The mans job is to reconstruct history, to sit and paint out faces, entire people, from photographs and canvas. To erase all trace of those who oppose the state and embed Stalins, younger and younger versions of the icon to the people, into every moment in history he can, to reshape and define the past and its narrative according to the agenda of the state.

If we are made invisible in the present did we ever exist at all.

He goes on to tell his nephew the story of the Evil Tsar.

Anthony Marra - the leopard

"do you speak?" i asked.

He nodded.

"what an understatement, I see. Tell me your name."


I clasped his shoulder and he flinched, surprised by the sudden gesture of affection. He shared his first name with Lenin - an auspicious sign.

"I want to see if you can do something for me," I asked.

"are you willing to try?"

He nodded.

"stare straight at me." I instructed, then I flashed my fingers by his ear. "how many am I holding up?"

He held up four fingers.

"Very good. You've got keen eyes. Someday you might be a sharpshooter or a watchman. I'm going to tell you the story of the tsar and the painting. Have you heard it?"

The coin scratching in the bedroom might have been wind rustling leaves; we might have been far from there, near a dacha, in a field, the sun burning just over our heads.

"No, I didn't think you would have," I said. "It begins with a young man who overthrows an evil tsar. The young man becomes the new tsar. He promises his subjects that their troubles will disappear if they obey him. 'What will this kingdom look like?' his subjects ask. The tsar considers it and then commissions his court painters to paint a picture of what the new kingdom will look like.

"First the painting is only a few paces wide, then a few dozen paces, then hundreds of paces. Soon the painting is miles and miles wide. Now, this is a big painting, no? Raw materials are essential to its success. The flax that would have clothed the tsar's subjects is requisitioned for the canvas. The wood that would have built houses is requisitioned for the frame.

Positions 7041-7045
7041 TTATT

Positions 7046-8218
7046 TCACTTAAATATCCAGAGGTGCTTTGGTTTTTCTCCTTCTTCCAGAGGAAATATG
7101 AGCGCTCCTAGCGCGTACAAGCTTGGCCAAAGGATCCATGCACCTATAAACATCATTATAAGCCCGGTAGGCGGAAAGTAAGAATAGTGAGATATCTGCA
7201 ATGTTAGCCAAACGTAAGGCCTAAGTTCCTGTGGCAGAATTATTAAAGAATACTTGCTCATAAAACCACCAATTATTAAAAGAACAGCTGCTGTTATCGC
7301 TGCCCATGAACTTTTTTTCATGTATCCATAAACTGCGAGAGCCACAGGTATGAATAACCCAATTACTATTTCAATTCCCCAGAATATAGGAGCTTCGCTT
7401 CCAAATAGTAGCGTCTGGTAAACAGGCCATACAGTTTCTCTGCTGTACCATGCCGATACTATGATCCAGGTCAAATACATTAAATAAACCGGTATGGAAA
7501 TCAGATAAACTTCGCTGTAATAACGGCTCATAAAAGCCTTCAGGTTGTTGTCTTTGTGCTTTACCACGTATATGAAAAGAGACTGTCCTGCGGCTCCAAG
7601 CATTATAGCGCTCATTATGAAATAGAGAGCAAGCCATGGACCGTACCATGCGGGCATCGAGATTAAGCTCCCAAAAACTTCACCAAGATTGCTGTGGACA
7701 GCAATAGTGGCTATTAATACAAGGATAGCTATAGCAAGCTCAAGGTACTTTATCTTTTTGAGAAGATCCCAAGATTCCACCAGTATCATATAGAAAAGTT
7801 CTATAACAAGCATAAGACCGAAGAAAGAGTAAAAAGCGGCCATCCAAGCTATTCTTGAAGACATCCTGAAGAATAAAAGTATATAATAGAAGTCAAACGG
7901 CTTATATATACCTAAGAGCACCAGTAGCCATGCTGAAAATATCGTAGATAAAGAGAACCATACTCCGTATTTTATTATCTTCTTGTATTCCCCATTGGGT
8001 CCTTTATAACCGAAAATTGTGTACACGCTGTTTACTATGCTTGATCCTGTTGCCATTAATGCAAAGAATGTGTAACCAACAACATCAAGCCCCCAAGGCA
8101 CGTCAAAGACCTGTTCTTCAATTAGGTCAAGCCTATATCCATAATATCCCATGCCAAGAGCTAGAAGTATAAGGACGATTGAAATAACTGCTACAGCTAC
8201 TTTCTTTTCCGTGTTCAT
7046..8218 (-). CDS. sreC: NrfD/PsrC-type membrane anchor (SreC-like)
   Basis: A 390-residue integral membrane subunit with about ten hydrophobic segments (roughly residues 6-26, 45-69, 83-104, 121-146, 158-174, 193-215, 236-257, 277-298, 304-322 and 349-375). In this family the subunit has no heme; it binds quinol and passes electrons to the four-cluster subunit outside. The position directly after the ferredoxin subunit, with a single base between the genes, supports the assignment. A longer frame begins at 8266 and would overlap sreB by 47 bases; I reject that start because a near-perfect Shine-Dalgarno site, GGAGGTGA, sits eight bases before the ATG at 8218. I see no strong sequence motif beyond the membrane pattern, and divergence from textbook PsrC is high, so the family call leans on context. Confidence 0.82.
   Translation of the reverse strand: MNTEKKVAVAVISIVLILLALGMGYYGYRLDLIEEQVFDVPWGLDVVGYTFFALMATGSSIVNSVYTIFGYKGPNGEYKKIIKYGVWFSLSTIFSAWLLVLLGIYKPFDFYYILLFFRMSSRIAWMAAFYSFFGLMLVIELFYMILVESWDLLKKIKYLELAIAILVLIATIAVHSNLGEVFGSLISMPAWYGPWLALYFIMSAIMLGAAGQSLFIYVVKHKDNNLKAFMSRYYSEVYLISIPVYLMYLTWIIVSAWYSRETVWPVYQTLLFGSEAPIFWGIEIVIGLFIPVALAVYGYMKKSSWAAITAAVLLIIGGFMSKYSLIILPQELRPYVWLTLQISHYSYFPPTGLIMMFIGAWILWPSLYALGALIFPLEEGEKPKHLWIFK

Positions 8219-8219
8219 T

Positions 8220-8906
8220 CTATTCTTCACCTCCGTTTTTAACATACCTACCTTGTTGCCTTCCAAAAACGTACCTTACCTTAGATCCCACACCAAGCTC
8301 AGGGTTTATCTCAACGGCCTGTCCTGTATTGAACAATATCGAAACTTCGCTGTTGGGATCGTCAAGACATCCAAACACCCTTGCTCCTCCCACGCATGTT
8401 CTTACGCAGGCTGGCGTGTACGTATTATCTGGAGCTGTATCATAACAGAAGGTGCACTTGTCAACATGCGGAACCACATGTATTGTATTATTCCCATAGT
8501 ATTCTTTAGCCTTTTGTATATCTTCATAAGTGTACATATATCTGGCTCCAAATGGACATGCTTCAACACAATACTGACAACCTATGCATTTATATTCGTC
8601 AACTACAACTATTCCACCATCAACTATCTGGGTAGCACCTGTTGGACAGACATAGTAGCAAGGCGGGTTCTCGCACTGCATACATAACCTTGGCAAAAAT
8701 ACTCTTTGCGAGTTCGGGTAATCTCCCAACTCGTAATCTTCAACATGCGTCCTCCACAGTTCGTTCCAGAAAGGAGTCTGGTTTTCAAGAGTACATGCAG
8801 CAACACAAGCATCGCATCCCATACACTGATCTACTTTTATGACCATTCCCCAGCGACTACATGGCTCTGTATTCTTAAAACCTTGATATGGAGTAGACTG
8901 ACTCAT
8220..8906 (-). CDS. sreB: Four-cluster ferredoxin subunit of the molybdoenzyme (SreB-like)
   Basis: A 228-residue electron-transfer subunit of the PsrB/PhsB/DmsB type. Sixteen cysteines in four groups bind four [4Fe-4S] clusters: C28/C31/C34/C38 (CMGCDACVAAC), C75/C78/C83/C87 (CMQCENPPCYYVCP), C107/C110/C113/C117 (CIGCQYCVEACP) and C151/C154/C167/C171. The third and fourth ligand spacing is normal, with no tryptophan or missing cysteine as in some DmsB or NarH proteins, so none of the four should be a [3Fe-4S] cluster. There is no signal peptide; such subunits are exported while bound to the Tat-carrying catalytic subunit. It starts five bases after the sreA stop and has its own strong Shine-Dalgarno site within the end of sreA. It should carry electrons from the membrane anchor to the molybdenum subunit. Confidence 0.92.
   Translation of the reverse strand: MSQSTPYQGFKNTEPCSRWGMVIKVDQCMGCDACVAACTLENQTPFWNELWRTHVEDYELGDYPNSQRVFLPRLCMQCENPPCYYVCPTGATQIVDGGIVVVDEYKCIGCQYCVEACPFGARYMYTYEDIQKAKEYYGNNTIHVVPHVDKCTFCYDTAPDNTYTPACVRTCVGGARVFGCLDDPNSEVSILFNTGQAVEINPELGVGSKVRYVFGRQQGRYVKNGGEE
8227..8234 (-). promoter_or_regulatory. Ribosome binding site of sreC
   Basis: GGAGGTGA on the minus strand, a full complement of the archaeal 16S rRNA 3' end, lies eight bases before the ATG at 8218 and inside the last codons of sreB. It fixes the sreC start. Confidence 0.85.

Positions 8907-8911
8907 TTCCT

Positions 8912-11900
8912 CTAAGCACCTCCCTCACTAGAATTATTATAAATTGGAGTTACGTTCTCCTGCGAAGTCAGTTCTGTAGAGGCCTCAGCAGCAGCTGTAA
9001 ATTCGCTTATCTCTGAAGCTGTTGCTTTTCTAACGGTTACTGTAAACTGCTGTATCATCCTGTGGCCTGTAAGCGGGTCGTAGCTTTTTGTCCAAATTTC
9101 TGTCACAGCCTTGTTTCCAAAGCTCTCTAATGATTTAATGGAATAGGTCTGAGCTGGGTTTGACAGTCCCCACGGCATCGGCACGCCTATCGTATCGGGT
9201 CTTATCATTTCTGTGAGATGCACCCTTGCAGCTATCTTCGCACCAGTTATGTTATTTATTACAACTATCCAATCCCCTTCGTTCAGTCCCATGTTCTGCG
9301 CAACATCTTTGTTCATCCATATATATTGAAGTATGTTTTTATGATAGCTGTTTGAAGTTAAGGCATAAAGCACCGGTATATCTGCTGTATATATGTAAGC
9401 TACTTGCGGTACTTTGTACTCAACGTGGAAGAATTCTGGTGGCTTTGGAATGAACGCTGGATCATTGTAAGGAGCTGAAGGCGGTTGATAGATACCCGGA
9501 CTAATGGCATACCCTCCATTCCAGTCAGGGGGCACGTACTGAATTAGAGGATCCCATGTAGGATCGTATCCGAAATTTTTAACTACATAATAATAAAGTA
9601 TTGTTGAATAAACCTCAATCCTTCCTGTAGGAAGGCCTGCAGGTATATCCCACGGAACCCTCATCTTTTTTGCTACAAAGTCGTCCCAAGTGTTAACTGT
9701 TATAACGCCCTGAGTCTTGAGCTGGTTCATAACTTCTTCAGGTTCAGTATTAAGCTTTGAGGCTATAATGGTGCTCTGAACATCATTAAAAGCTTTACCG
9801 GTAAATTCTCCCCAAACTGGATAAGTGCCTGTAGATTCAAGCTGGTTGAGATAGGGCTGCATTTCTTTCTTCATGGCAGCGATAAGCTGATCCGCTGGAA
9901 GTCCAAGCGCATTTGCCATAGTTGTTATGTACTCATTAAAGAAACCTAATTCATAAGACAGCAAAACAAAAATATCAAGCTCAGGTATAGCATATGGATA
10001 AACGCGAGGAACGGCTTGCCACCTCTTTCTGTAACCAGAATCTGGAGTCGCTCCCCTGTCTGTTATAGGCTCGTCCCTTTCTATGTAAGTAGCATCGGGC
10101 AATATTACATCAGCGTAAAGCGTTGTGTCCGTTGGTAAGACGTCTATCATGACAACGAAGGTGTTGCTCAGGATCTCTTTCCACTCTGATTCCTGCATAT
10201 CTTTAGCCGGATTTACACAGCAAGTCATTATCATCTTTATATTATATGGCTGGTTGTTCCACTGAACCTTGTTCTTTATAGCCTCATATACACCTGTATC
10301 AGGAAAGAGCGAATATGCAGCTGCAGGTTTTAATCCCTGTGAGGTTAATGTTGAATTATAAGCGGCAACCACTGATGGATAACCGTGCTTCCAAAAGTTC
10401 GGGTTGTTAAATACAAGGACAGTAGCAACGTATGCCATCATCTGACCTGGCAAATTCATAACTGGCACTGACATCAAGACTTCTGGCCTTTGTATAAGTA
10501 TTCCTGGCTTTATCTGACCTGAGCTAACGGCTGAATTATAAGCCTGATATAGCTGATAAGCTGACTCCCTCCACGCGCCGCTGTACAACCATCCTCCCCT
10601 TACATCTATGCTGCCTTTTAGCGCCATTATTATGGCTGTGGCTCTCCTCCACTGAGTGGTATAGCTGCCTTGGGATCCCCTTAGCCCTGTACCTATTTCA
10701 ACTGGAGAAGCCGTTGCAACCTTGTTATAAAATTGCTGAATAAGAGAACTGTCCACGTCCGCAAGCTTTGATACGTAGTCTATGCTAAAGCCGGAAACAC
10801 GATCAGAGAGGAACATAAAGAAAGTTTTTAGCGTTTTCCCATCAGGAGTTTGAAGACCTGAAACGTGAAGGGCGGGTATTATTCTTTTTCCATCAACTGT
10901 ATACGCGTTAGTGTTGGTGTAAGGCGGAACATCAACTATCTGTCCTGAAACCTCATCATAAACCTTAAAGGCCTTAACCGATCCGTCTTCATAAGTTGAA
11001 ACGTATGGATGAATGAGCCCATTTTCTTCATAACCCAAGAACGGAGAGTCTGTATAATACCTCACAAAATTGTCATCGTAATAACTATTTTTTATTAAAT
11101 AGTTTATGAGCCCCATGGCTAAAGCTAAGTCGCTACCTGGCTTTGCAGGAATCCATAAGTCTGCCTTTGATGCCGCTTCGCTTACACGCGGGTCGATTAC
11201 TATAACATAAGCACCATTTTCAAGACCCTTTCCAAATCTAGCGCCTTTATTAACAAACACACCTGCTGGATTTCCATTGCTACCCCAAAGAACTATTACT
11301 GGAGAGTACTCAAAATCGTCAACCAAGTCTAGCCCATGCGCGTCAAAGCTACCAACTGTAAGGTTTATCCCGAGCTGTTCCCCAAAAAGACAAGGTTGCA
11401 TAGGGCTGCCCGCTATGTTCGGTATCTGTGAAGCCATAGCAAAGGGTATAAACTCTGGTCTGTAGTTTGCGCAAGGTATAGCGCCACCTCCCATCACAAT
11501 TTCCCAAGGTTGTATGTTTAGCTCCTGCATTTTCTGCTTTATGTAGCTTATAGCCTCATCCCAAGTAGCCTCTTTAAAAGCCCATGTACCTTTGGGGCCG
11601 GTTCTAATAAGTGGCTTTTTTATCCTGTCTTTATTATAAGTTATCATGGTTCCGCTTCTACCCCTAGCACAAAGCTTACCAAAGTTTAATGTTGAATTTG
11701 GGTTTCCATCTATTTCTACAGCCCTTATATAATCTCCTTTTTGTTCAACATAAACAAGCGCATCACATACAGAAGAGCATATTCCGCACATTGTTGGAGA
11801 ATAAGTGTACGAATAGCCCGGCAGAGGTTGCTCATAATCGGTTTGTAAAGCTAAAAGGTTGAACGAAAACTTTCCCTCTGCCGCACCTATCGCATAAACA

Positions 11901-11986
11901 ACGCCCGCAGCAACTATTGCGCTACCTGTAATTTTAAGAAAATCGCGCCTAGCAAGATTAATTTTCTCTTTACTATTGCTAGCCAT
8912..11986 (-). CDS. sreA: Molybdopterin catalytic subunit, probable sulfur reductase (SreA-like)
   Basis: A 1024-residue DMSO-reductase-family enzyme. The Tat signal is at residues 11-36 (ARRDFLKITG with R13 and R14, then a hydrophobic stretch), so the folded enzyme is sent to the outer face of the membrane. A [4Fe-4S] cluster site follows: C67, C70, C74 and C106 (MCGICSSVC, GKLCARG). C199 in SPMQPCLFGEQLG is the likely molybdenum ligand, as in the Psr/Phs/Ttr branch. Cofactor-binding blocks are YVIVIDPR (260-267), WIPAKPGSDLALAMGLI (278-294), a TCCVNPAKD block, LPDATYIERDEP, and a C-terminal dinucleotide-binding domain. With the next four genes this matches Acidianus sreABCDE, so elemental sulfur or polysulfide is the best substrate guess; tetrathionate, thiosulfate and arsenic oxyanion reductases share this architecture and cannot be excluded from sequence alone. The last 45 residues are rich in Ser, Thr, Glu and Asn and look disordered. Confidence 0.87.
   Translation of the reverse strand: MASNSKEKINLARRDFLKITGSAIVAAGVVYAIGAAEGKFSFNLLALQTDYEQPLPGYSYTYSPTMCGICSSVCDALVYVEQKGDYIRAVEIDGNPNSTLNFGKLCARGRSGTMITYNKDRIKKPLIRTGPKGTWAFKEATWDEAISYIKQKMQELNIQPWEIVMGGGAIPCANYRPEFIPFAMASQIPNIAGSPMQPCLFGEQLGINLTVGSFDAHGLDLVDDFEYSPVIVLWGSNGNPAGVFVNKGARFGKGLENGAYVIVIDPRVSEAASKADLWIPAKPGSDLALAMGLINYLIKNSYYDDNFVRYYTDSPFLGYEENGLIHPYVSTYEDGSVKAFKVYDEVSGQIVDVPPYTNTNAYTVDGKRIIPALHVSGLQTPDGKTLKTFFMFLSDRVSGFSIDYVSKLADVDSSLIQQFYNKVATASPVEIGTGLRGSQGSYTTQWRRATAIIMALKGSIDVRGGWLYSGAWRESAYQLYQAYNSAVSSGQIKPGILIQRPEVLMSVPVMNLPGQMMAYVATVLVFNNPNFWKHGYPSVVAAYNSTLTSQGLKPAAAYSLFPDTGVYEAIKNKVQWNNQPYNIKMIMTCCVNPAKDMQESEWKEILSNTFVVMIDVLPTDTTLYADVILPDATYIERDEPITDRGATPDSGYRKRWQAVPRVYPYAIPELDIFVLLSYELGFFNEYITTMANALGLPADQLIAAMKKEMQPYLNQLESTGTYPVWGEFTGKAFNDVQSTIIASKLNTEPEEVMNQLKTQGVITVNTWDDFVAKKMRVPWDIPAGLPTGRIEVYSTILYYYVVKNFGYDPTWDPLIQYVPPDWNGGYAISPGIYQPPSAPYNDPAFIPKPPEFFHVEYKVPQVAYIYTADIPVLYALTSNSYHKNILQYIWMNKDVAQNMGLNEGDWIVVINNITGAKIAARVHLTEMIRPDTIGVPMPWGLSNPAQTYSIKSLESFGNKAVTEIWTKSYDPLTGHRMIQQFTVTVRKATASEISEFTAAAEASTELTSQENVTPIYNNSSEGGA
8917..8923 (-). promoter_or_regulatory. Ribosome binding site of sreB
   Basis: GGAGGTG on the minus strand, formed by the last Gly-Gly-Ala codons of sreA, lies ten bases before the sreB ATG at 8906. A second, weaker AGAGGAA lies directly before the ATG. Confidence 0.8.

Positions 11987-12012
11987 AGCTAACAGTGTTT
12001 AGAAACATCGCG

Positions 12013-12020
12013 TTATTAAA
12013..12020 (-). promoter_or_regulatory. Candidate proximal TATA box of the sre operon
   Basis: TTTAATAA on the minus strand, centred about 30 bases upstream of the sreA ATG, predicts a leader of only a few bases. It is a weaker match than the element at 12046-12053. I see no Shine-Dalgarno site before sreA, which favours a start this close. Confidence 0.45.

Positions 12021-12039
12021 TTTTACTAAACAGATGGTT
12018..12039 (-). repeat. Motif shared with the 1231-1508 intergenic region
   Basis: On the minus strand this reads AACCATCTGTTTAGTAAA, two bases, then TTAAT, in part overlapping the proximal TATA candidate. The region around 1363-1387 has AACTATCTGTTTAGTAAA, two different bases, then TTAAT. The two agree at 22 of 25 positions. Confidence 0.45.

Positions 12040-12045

"When the subjects are cold, the tsar tells them to look at the painting and see the beautiful coats and furs they will soon wear. When they sleep outside, he tells them to look at the painting and see the beautiful homes they will soon live in.

"The subjects obey the tsar. They know that if they turn their eyes from the painting and see what is around them, if they see the world as it is, the tsar will make them disappear in a big poof of smoke. Soon, all his subjects are frozen in place, unable to move, just like their reflections in the painting."

The boy started with a bored frown. He must have been accustomed to excellent storytelling. Literature for children receives less attention from the censors than literature for adults, so naturally our best writers flock to the genre.

"How many fingers am I holding up?" I asked.

He put up three.

I slid my hand father into his periphery. "How many now?"

He put up one.

"And now?"

He began turning his head, but I snapped. "Eyes ahead. Just like the people in a painting can't turn their heads to see who's behind them, neither can you."

"I can't see how many fingers," he said. "Your hand is too far back."

"That's right," I said. "That's where your father is. He's there, painted in the background, back behind your head, where you can't see. He's there, but you can never turn to look."

The coin scratching had silenced some time ago. When I looked up, the boy's mother was standing in the bedroom doorway. I followed her in. The photographs were lined neatly on the desk. In each one, a single face had been so violently scratched out that the desk's wood grain was visible through the hole. My eyes ached to see it...."

This within the first chapter, from there the extraordinary collection of interlocking short stories "form an astounding whole whose artfulness becomes increasingly clear as it goes on."

I highly recommend this book, as does the staff at Bolens.

perfect is the death of good

I starting writing a blurb on "the tsar of love and techno stories" just because; because I loved the book, because I believe the author is a remarkable story teller and craftsman, because it made me think, and rethink, the concepts he presented, from which i gained greater awareness.

Between the first draft written and the published iteration my post has shifted and morphed into a discussion, between my past self, and present self.

What is literature? What is propaganda? What is art?

Along the way I struggled with the challenge of keeping continuity in the post as it moved from "because I loved this book" to a dialogue on creativity and back to summary of a book which I consider a source of profound insight into the human condition.


And then I hit a point where I thought "perfect is the death of good" and I chose to simply publish my thoughts so far, and move on to the next subject that interested me, so here it is.

On "The tsar of love and techno stories" and a brief musing on literature and propaganda.